Miss Bates’s favourite chocolate is dark and encrusted with sea salt and caramel; she waits for it to go on sale (it’s a bit pricey for the spinster budget) at the local drug mart and nabs as many of its knobby bars as she can. It’s not nearly as good as some of the “chocolat artisanal” available in her city, but it isn’t candy-bar dross either. It is, she admits sheepishly, a “designer” knock-off. This is where Florand’s contemporary romance, The Chocolate Touch, stands in the romance spectrum. It’s not the best romance you’ll read this summer, nor the worst. It has stock-in-trade characters, especially the tedious poor-self-esteem-themed hero and heroine, a weak to non-existent conflict, copious amorous scenes to make up for the lack of conflict, and angsty internal monologues also to make up for the lack of conflict. On the other hand, the writing is solid and it’s set in Paris. It’s set in Paris! The author obviously can parlez-vous because the French phrases peppered throughout are kind of cool. Florand captures the spirit and charm of the city. Paris is an expensive city, much like hand-made luxury chocolate, and Florand’s novel serves an armchair traveler like Miss Bates quite well, maybe more than her romance did.
Florand’s plot is at best a Hershey bar, functional, but it’ll do in a pinch. The heroine, Jamie, or Jaime (a clever play on the words “I love” in French, “j’aime”) recovering from physical trauma suffered when she was involved in improving working conditions in the Côte D’Ivoire’s cacao farms, is in Paris healing in the bosom of her family. Every day, she goes to Dom’s (short for Dominique, but the diminutive is not accidental) exclusive chocolate shop to drink chocolat chaud and eat his original confections. He watches and yearns for her from his upper story laboratoire. One day, after she leaves the shop, he sees her in the middle of a Parisian street protest and rescues her from some thugs. Thus, their acquaintance is established and an affaire de coeur and most definitely du corps near-instantly follows.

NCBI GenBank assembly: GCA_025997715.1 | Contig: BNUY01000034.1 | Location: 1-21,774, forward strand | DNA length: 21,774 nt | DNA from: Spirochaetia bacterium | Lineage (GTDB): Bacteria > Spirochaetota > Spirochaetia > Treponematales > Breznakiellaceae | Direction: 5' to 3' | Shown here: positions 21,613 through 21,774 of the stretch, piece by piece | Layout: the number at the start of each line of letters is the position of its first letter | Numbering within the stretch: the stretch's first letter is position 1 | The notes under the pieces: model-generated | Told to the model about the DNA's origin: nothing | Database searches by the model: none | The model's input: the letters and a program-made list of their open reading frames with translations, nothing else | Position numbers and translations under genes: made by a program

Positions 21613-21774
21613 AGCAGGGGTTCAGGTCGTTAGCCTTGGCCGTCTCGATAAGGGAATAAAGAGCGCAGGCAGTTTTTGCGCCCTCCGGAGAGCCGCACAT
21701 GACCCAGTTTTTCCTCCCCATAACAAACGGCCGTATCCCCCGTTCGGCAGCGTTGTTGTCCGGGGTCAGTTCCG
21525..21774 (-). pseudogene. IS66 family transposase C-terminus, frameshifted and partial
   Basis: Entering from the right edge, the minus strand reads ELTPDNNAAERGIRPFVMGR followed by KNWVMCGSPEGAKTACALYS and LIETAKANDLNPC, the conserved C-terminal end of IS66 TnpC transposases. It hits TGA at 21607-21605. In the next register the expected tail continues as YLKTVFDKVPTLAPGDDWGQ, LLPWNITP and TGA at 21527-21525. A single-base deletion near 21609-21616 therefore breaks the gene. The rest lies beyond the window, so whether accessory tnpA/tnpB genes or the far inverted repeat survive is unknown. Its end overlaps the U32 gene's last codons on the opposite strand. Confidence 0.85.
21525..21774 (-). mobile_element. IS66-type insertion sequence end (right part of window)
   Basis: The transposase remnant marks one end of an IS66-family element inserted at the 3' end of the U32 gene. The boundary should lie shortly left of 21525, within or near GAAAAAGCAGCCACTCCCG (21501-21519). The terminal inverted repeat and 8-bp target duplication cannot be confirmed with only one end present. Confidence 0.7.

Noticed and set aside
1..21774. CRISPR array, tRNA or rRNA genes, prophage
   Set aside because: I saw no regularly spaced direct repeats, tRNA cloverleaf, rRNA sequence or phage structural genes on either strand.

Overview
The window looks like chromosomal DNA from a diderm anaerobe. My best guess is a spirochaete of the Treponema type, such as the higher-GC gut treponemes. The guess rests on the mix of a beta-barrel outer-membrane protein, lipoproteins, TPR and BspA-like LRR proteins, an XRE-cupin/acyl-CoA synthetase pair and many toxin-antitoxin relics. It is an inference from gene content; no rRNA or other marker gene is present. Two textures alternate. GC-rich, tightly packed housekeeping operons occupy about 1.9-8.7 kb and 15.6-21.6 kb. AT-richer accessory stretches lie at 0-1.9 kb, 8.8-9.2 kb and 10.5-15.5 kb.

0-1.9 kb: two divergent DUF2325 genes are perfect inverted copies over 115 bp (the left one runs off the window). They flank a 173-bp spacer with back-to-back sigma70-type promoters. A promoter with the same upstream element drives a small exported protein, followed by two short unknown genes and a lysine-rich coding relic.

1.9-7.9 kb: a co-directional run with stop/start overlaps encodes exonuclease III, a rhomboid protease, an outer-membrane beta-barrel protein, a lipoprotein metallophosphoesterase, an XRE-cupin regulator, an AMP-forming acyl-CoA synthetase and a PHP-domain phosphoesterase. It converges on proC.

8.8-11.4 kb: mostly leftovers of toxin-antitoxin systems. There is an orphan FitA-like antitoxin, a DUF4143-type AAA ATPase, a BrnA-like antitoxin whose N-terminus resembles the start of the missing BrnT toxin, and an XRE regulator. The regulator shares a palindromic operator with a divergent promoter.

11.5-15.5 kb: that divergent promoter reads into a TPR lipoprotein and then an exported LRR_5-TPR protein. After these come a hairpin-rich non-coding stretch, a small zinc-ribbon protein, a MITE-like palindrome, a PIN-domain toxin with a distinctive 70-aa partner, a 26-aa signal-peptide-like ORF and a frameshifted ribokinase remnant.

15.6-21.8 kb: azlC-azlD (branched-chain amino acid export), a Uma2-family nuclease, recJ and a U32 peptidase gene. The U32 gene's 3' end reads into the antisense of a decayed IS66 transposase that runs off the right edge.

And that’s pretty much it, folks. Big, bruiser, bad-boy Dom has lingering emotional fallout from an abusive father; he has anger management issues and is terrified of abandonment. He’s scared that he’ll hurt Jamie because the apple doesn’t fall far from the tree. Jamie, in turn, feels weak and vulnerable and useless after her attack. As she tells us incessantly, she’d saved the world, saved lives (which lacked a certain humility, Miss Bates thought) … and now, she can barely manage to help herself. Being with Dom and eating his chocolate heals her; as she tells him, she’s “using” him like the sun, soaking him up, taking him in, to stand on her own two feet again. Of course, the stronger she becomes, the more frightened Dom is that she’ll leave him, even while he feels less and less worthy of her, even while she feels small and unattractive and less worthy of him. Therein lies the problem with this novel: the constant doubts and self-esteem issues of the hero and heroine, about how unlovable they are, how unworthy of the other. They are not unsympathetic and they are not unlikeable, but they are repetitive and their internal monologues are circuitous. Maybe their problems could have been less monotonous with some conflict or tension to bolster them? What little conflict there is involves Dom and Jamie withholding vital personal information: Dom’s awful childhood and Jamie’s family, a conglomerate American chocolate maker, take many many pages to emerge. In the meantime, they go to dinners (which sound delicious), eat chocolate (equally delectable), enjoy amorous relations, bicker a tad with her family and rival chocolatiers, and walk the wondrous streets of Paris. Paris and the food/chocolate are quite enjoyable to read about and the writing, after an initial blip, is smooth and self-assured.